Tiny straightened up in his chair. Given his size, and penchant for flashy suits, he looked like an awning being unfurled.
“Dave, I was plannin’ on shootin’ him, honest, but the fella just up and asks me for change. Kinda threw me. And I didn’t feel right havin’ to ventilate him after doin’ him a good turn. I mean, he said, ‘Thanks, pal! You’re a lifesaver!’”
Lipinsky recalled the conversation he’d had with his sister shortly after she had married Tiny. “Dave, you’ve got influence, why don’t you help Tiny out? You can find something for him in your office. He’s such a sweetheart; he just needs a little push.” Lipinsky glanced at the window. A little push. No, Esther would be devastated. Besides, he’d never get anything that big through a window. He massaged his temples, feeling another headache coming on.
“Tiny, you just haven’t got what it takes to be a button man; you’re too soft. But I do have something that might work out. You used to be a professional wrestler, right?”
“Well, yeh, Dave, I was in the ring for a few years, but I ain’t in the pink, right now, what with my arthritis.” Tiny used this ailment as an excuse, because he had been too embarrassed to reveal the real reason for leaving the sport: his sensitive olfactory glands had always rebelled at the aroma of the locker room.
“What I mean is, you could handle some jerk in a bar, maybe drinks too much, gets sloppy with one of the cigarette girls, that kind of thing?”
“Oh, yeh, sure, sure. I could show some lush like that the door, piece a cake.”
“And you suppose you could keep a table clear of unwanted visitors, maybe sort of, you know, loom?”
“Yeah, stand by, keep an eye out.”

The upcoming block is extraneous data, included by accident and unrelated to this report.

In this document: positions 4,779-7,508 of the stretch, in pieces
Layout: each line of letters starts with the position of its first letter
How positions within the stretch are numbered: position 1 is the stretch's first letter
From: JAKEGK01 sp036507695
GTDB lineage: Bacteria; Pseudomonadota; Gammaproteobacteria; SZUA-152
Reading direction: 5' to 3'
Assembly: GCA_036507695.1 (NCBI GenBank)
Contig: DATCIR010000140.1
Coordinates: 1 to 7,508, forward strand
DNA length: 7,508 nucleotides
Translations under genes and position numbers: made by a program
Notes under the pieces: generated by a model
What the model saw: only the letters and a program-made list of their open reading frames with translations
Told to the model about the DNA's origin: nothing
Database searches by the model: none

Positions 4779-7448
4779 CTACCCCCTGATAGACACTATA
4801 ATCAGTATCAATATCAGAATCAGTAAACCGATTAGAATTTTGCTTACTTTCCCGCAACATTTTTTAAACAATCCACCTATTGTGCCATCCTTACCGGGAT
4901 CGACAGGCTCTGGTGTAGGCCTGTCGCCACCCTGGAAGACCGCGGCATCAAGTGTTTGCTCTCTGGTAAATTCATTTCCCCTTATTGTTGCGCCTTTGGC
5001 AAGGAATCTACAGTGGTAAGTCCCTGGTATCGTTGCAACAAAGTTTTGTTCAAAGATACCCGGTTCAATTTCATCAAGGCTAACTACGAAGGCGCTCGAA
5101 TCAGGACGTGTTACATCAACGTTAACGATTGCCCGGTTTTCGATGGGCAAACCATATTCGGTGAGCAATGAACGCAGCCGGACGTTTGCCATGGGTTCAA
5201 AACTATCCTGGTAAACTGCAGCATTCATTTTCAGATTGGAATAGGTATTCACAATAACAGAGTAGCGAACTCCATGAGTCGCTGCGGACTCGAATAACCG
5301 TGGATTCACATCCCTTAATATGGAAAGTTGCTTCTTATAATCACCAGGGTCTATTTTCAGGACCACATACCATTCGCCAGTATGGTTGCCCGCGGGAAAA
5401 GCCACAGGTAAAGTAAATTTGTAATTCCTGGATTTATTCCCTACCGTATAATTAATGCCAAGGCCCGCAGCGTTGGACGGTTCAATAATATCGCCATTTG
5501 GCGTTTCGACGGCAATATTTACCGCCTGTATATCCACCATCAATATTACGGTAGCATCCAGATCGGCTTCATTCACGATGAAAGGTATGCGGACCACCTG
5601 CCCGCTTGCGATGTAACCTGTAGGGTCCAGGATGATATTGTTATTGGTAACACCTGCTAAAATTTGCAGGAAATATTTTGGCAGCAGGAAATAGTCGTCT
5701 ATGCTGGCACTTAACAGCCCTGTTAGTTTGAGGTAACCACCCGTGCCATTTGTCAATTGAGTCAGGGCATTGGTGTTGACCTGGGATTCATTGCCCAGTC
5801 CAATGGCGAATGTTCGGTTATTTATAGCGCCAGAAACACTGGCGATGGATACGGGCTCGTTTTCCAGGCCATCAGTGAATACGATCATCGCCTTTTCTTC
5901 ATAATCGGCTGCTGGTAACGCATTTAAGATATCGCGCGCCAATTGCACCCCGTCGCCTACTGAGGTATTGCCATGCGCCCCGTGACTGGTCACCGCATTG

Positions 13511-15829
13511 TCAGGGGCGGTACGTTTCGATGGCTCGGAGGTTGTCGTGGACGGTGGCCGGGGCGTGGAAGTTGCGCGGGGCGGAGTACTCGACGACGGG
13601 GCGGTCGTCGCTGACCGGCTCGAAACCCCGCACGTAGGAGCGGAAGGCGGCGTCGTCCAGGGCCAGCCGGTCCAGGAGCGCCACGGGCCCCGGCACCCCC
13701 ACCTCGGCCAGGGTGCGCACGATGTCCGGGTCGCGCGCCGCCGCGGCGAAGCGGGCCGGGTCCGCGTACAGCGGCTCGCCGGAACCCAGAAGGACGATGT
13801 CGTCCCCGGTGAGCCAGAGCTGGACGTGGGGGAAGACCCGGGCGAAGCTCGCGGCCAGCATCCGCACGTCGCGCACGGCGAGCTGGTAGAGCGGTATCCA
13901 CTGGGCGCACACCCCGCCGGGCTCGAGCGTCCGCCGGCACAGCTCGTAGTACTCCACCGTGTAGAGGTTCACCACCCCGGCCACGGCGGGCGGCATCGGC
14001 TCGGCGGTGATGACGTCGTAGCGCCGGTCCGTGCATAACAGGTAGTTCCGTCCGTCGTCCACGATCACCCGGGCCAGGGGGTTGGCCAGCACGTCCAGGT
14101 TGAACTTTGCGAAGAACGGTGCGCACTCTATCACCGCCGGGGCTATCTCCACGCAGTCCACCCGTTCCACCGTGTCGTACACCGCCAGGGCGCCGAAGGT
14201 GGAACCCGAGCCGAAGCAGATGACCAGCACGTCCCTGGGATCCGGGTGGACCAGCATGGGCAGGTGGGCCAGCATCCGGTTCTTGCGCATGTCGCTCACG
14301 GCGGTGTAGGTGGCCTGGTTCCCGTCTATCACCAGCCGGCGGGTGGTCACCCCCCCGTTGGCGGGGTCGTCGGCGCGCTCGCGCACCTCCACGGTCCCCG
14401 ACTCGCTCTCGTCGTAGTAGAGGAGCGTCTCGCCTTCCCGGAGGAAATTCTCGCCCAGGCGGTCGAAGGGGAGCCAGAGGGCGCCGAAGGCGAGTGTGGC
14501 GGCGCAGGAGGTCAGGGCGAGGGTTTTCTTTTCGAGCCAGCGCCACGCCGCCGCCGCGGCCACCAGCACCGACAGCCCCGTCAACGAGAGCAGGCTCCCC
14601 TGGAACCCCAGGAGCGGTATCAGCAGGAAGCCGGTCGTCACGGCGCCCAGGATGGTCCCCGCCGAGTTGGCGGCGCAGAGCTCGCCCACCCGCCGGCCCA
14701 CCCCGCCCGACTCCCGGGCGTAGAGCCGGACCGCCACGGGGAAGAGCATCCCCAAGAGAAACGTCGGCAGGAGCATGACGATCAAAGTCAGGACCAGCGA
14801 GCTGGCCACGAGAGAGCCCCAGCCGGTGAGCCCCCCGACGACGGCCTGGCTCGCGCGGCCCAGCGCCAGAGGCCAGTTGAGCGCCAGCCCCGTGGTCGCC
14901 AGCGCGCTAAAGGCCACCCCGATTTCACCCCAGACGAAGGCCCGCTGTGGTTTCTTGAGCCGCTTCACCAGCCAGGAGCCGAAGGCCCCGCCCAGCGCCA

“No problem. I’ve looked out before, remember? I even drove a get-away car once.” Tiny’s hand jerked toward his mouth in that involuntary, and perfectly futile, gesture which people sometimes make, as if to unsay something that would far better have been kept bottled up.
Lipinsky yanked a drawer open, took out a tin of aspirin, and knocked back a couple of tablets. He did, indeed, remember the time Tiny drove a get-away car - except nobody but Tiny got away. He had been sitting behind the wheel of the car, while his two confederates were in a drugstore working over an uncooperative union boss. Deeply regretting that third cup of coffee he had downed at breakfast, he had finally decided to nip down an alley to relieve himself. When the other two mugs came running out of the drugstore, neither Tiny nor the car keys were anywhere to be found. The hoods decided to shoot it out with some cops who showed up at an inopportune moment - while the boys were desperately trying to hijack a car or a bus or anything on wheels, actually, that would serve to get them out of there - and as a consequence of the policemen’s superior marksmanship, both of them were now stretched out in their Chicago overcoats, feeding the grass. Tiny had emerged from the alley just in time to see the gunplay, so he waited until the smoke cleared, then drove home.